Edible oils

Olive oil





Vegetable oil






Pasteurized milk











Mineral water










Wine ***





Other alc.bev.





Soft drinks





Fruit juices





Canned food





Notes: (*) Estimated, based on the estimated increase in wheat consumption, and estimates of a stable state production of bread in 1990-1995. (**) A distilled alcoholic beverage. (***) There are indications that some private wine producers exist. They are not included in the source.

Source: Data from the Ministry of Industry, taken from the Statistical Abstract, issues of 1995 and 2000.

d) Impact on foreign trade

Investments affect foreign trade in several ways: increasing exports of finished products, increasing imports of inputs and machinery, and by import substitution, i.e. substituting national goods for formerly imported products in the domestic market.

The impact of the projects on the import of inputs is more important, from the point of view of policy, than the impact on the import of equipment, since the latter is financed normally with foreign investment, and puts no pressure on the country's supply of foreign currency. Imported inputs, instead, are a regular and recurrent cost, which would increase in volume and value as the projects develop. Those inputs may include raw materials such as imported oilseeds for a vegetable oil factory, ancillary inputs such as chemicals or packaging materials needed in the process of making vegetable oil or fruit preserves, and machine spare parts (the latter may also be classified as capital goods). They may even include intangible inputs such as payments for foreign licenses. The indirect impact on input importation includes the new inputs needed in sectors related to the investment (e.g. more fertilizer for farms producing the oilseeds locally). Unfortunately, available data are not sufficient to estimate this kind of impact in any meaningful way.

The impact of the projects on the imports of capital goods, instead, can be estimated from the committed investments in machinery and equipment and the rate of actual implementation of the projects. Approved industrial and agricultural projects involved programmed equipment imports (for projects approved up to 1999) of SP171 billion or about US$3.73 billion, of which about 31 percent or US$1,171 million would have been already invested. As these imports have been implemented during a period of nine years (1992-2000), the added flow of machinery and equipment imports per year would be about US$130 million (not counting the importation of vehicles for projects in the transportation sector). The annual average value of imports of machinery and equipment (or its parts and accessories) in 1992-1999 was about US$190 million. Since the annual amount of private imports of equipment in 1990-1991 was much lower (about US$23 million), the increase in private annual imports of machinery and equipment between 1990-1991 and 1992-1999 was about US$167 million. Machinery imports generated by projects, estimated at US$130 million per year, are thus responsible of about 78 percent of the increase in private imports of equipment.

The impact on exports is also hard to assess, since no data are available on the level of production or the destination of the projects' output. Several products of agribusiness projects such as processed fruit and vegetables have a clear orientation to foreign markets, but the exports of such products has not increased significantly in recent years (they have been stagnant since 1994, though somewhat higher than in 1990-1991). It is probable that most of the potential increase in exports derived from private investment projects licensed under Law No.10 would only occur in subsequent years, as more companies learn to access foreign markets and adapt their production to foreign demand, and the government also achieves trade agreements with potential destination countries (mainly the European Union, but also other Arab countries and those formerly in the Socialist bloc)[36]. In the meantime, assessment of the impact of the Investment Law on exports is premature. However, some idea may be gathered from the behaviour of private-sector exports of processed agricultural products during the 1990s.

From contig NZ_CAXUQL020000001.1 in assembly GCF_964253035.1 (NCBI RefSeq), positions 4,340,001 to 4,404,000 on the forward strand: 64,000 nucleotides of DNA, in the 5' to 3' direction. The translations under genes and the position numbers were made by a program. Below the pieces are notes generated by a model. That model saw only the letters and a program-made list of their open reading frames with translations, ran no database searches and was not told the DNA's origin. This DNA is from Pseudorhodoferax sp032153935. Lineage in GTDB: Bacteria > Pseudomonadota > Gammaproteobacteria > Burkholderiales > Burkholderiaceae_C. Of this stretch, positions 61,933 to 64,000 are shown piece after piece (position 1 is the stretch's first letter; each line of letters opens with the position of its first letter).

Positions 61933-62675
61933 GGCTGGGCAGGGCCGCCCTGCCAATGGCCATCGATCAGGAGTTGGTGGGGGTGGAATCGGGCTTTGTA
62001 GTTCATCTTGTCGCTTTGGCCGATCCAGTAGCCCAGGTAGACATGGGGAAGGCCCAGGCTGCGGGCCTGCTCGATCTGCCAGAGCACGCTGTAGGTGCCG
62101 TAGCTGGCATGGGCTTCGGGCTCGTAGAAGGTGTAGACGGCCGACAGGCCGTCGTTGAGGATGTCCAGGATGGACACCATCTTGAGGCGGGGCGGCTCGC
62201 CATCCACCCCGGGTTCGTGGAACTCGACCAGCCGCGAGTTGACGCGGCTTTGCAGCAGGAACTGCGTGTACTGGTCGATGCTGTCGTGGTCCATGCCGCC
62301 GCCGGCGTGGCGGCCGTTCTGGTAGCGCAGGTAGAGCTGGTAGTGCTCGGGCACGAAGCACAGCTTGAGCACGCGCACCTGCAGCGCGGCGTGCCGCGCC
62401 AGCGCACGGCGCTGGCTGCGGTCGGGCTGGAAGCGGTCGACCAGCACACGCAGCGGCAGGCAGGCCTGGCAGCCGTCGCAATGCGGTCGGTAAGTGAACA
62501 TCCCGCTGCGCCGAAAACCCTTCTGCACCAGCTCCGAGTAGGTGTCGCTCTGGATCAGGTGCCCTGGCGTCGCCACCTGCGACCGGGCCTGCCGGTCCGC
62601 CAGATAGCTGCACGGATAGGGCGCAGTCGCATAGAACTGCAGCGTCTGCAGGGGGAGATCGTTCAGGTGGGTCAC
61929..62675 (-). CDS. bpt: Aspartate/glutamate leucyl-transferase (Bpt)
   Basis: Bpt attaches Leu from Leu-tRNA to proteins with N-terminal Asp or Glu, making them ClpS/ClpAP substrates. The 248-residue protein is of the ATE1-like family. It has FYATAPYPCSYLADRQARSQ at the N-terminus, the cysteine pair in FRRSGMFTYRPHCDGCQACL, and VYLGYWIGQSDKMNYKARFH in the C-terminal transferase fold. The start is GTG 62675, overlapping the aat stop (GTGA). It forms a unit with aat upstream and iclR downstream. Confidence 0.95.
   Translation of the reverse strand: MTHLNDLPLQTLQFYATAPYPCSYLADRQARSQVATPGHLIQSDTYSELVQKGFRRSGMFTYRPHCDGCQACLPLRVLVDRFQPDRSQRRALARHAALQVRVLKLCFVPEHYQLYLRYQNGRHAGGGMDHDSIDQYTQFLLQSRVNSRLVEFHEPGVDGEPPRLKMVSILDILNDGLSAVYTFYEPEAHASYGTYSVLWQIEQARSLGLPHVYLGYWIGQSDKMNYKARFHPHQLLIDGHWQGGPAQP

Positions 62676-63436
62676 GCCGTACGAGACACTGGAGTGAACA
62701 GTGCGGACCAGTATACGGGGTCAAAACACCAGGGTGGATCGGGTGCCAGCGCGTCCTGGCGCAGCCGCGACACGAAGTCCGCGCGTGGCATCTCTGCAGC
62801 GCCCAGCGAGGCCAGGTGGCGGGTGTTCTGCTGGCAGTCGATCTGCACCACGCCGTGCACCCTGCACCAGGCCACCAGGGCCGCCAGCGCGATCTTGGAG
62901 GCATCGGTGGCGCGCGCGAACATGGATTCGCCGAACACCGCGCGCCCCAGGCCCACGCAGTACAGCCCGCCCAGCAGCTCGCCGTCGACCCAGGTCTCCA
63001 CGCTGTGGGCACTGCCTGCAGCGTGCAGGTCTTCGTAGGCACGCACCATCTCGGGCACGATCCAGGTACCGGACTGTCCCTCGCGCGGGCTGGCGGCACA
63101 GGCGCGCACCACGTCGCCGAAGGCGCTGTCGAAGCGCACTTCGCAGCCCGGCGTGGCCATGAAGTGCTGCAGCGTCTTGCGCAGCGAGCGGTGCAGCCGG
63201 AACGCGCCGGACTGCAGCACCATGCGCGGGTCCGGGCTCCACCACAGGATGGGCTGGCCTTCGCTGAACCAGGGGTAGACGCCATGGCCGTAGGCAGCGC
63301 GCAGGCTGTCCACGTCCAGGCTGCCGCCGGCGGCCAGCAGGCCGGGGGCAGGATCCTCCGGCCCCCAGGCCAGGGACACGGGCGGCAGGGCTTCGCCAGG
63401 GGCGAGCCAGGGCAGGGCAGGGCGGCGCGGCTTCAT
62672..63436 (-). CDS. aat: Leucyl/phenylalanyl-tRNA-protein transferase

Between 1994 and 1999, the current dollar value of exports of processed food and beverages fell from 183.8 to 125.2 million dollars, a fall of 32 percent. It affected both private and public exports, but on average the private sector fell much less (-16 percent) than the public sector (-91 percent). The decline was due mainly to large falls in international prices for food products and a shift in the export commodity mix towards products that have a lower price/volume ratio. In fact, the private sector increased its volume by 50 percent in the period, whereas the public sector decreased it by 93 percent. The fall in prices hit (on the whole) only the private sector, whose unit values fell by -44 percent, while the unit export value for the state actually increased by 23 percent.

Table 3.9 Private and State exports of food and beverages, 1994-1999

Value (US$ 000)



% variation


183 778

125 241



143 384

121 075



40 394

3 625


Share of private sector



Quantity (MT)


209 033

138 370



86 042

129 380



122 991

8 990


Unit values (US$ per MT)






1 666







Source: Central Bureau of Statistics, Statistical Abstract (1995 and 2000).

As a consequence, the participation of the private sector in exports of food and beverages actually increased from 78 percent to nearly 97 percent over the same period. In real (quantity) terms, state exports decreased 93 percent while private exports increased by 50 percent. This implies that among food and beverages exporters, those in the private sector were more competitive, and therefore they weathered the decline in foreign markets purchases better than the public sector, in spite of the explicit or implicit subsidies available to the latter.